How mucilage maintains microbial decomposition processes in soils under drought
Betreuer: Johanna Pausch, Michaela Dippold
Litter decomposition is a central process in carbon and nutrients cycling in soils. For my PhD, I have designed a set of experiments to investigate the combined effects of soil water content (optimum moisture and drought) and mucilage addition on litter decomposition. Mucilage, a gel that has the remarkable ability to swell and absorb water, is mainly produced at the root tips. It is primarily composed of neutral and acid polysaccharides, proteins and small amounts of phenolic acids and phospholipids. We hypothesis that mucilage can compensate for the detrimental effects of drought and thus promote soil microorganisms. Drought can be buffered (to a certain extent) by mucilage maintaining the microbial functions in soil hotspots such as the rhizosphere. Using isotope approaches and innovative laser techniques (cavity-ring-down-spectroscopy), I am studying the effect of mucilage on litter decomposition under decreasing water availability.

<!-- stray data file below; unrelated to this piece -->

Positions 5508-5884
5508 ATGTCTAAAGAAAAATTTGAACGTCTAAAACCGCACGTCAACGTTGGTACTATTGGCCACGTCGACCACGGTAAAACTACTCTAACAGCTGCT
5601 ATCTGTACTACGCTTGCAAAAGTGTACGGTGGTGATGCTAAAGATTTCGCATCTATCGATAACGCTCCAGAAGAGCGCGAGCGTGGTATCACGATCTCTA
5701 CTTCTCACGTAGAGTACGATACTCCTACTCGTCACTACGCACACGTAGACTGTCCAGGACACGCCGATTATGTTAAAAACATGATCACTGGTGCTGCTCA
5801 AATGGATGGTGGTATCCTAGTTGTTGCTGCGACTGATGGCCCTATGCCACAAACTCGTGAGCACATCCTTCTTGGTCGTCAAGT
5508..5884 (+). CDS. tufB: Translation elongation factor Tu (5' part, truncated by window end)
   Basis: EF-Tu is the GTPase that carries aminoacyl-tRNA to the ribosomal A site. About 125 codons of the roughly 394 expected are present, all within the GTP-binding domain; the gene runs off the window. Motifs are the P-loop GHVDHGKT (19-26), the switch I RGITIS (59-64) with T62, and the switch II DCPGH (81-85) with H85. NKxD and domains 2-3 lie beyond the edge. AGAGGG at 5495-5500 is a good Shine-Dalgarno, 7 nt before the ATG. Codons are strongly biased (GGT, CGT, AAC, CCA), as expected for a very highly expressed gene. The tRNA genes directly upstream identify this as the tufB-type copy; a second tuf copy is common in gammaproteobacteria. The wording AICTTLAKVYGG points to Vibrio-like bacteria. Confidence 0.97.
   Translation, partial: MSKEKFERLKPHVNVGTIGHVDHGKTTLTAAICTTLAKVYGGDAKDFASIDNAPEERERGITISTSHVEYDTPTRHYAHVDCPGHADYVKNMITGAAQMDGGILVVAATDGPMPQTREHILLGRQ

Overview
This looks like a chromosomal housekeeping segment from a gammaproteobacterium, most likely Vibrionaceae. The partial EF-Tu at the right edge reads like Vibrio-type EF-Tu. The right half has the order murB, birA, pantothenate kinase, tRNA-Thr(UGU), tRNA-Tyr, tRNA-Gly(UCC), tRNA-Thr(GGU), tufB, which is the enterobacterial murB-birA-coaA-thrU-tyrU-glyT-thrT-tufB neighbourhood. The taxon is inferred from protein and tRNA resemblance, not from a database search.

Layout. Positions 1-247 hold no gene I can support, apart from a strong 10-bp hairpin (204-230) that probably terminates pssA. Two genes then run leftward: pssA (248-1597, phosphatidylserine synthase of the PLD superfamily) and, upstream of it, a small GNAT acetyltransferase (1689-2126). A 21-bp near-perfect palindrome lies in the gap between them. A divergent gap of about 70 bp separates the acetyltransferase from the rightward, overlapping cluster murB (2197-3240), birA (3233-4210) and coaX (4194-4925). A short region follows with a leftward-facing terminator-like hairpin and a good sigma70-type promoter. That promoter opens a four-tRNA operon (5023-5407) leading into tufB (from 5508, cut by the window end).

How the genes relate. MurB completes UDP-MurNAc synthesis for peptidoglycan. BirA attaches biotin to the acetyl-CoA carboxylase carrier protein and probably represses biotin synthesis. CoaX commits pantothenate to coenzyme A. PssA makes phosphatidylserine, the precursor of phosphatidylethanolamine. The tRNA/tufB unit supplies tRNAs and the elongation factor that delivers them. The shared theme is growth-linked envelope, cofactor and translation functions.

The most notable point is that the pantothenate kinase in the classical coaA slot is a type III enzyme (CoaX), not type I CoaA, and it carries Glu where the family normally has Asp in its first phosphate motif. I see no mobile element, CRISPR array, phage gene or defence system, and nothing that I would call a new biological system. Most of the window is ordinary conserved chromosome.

Set up for incubation experiments (CO2-Isotope-Analyzer, Los Gatos)